This syndrome is often associated with certain health conditions, such as attention deficit hyperactivity disorder and Parkinson’s disease. However, its exact cause is not always known.

The narcolepsy

Narcolepsy is characterized by “sleep attacks” that occur while one is awake. This means that he may feel exhausted and fall asleep suddenly, without warning.

Although narcolepsy is likely to occur on its own, it is mainly associated with certain neurological disorders, such as multiple sclerosis.

Symptoms of sleep disorders

Symptoms vary depending on the severity and type of disorder. However, they generally include drowsiness during the day and difficulty sleeping at night. Other symptoms of sleep disorders include fatigue during the day, unusual breathing patterns, the need to move while falling asleep, disturbing movements or experiences during sleep, and involuntary changes in the sleep-wake schedule.

In addition, sleep disorders are accompanied by irritability or stress, decreased performance at work or school, lack of concentration, depression, and even weight gain.

How are sleep disorders treated?

The treatment of sleep disorders depends on their type and cause and may combine medication with lifestyle changes.

Of course, there are cases such as sleep apnea, where the doctor may suggest using a respiratory device or surgery.

In terms of our lifestyle, changes such as:

Improving our diet

In any case, our diet should include more fruits, vegetables, lean meats and fish, and less sugar intake. In particular, however, before going to bed, it is recommended to eat a light meal so that our sleep is not interrupted by the feeling of hunger or discomfort due to indigestion.

In addition, before going to bed, we should avoid caffeinated beverages and limit alcohol, as they seem to affect the quality of our sleep negatively.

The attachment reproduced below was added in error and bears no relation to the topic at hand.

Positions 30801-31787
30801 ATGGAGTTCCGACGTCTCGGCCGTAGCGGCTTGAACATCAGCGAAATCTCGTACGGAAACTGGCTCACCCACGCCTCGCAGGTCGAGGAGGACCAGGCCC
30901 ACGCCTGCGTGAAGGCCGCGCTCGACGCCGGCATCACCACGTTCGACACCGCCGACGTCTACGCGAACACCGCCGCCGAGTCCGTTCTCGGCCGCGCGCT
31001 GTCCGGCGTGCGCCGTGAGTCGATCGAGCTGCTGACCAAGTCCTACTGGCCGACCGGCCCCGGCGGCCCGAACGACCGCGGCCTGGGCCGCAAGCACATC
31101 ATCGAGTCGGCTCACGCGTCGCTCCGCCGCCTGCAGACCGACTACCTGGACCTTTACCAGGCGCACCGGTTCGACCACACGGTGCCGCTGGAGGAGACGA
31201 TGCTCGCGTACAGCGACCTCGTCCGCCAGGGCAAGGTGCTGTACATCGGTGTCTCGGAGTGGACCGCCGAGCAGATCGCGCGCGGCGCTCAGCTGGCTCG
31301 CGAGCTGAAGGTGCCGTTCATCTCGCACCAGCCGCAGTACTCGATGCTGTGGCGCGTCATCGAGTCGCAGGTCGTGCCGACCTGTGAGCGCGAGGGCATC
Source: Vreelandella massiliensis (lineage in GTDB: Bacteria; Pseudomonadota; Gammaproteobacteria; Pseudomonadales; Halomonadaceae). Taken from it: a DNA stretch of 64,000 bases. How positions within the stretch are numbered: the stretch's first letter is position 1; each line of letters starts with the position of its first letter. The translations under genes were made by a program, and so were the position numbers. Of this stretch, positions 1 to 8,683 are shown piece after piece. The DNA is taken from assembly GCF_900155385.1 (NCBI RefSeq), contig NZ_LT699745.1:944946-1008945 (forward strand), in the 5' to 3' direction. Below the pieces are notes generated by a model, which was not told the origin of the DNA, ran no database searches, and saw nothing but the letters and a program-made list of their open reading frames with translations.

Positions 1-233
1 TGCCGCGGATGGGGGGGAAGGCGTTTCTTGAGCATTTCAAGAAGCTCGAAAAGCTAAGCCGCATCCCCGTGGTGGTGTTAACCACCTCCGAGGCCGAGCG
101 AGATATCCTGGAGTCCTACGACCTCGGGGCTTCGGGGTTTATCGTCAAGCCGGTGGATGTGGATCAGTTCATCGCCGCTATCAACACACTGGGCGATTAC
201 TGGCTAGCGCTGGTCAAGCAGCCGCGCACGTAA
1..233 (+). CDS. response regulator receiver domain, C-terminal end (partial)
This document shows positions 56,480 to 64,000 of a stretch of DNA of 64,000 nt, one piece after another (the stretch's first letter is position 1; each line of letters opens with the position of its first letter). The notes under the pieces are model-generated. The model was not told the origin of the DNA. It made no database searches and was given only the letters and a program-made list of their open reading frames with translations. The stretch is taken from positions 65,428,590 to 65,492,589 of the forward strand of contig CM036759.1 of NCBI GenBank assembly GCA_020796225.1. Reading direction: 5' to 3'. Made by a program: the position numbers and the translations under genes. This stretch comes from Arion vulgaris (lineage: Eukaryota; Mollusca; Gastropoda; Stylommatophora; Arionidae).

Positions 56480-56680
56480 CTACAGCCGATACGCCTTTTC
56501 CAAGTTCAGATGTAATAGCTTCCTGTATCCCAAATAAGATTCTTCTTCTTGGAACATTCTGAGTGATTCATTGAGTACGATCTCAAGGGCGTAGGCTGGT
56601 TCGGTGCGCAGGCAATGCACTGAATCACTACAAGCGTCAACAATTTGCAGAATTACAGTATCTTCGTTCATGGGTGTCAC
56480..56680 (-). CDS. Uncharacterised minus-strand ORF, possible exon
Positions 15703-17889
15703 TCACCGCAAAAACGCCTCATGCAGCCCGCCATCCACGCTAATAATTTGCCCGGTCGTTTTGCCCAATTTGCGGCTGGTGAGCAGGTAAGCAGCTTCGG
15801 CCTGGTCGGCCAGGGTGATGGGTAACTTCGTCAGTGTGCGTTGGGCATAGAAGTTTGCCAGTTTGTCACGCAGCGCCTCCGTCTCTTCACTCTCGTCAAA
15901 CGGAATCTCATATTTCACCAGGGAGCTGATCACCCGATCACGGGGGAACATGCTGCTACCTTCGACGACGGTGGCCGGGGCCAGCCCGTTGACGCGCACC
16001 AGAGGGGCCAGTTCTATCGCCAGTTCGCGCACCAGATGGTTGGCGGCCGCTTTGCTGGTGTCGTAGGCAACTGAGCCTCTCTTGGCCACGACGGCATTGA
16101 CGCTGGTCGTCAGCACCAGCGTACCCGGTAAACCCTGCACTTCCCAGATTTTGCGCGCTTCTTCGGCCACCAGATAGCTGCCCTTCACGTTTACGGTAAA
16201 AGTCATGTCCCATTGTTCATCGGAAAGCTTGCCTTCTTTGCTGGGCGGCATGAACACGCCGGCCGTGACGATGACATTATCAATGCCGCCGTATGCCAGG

Exercise

Regular exercise helps us relieve the day’s stress and get tired, more likely, therefore, to enjoy better sleep.

In addition, exercise helps maintain the ideal weight for us, preventing any breathing difficulties during the night.

However, it is recommended not to exercise late at night, as in this case, the exercise may cause us overstimulation and make it difficult for us to sleep.

Establishing a consistent sleep routine

If we want quality and satisfying sleep, we make sure to relax before going to bed, turning off our mobile phone early, enjoying a bubble bath or reading our favourite book.

It is also essential to create a similar atmosphere in our bedroom, with low lighting, moderate temperature and quiet, and “train” our biological clock, observing a constant time of sleep and wakefulness daily.

The role of valerian

Treatment for sleep disorders may include dietary supplements with valerian, an herb with a proven anxiolytic effect that significantly helps with insomnia.

The beneficial effects of the root of this herb have been known since antiquity and are rightly described as a natural ally in our quest for a good and adequate sleep.

It seems that taking valerian can reduce the time it takes to fall asleep and improve the duration and quality of sleep.

Many studies have shown its benefits, with participants reporting that their sleep improved, sometimes reaching perfection, or that they were able to fall asleep faster and deeper after receiving valerian extract.

For best results, taking a valerian supplement is usually recommended one hour before bedtime.

Note* Always consult your doctor or other qualified health care professional for any questions you may have about your health or condition. Never disregard a health care professional’s advice or delay getting it because of what you read on this website.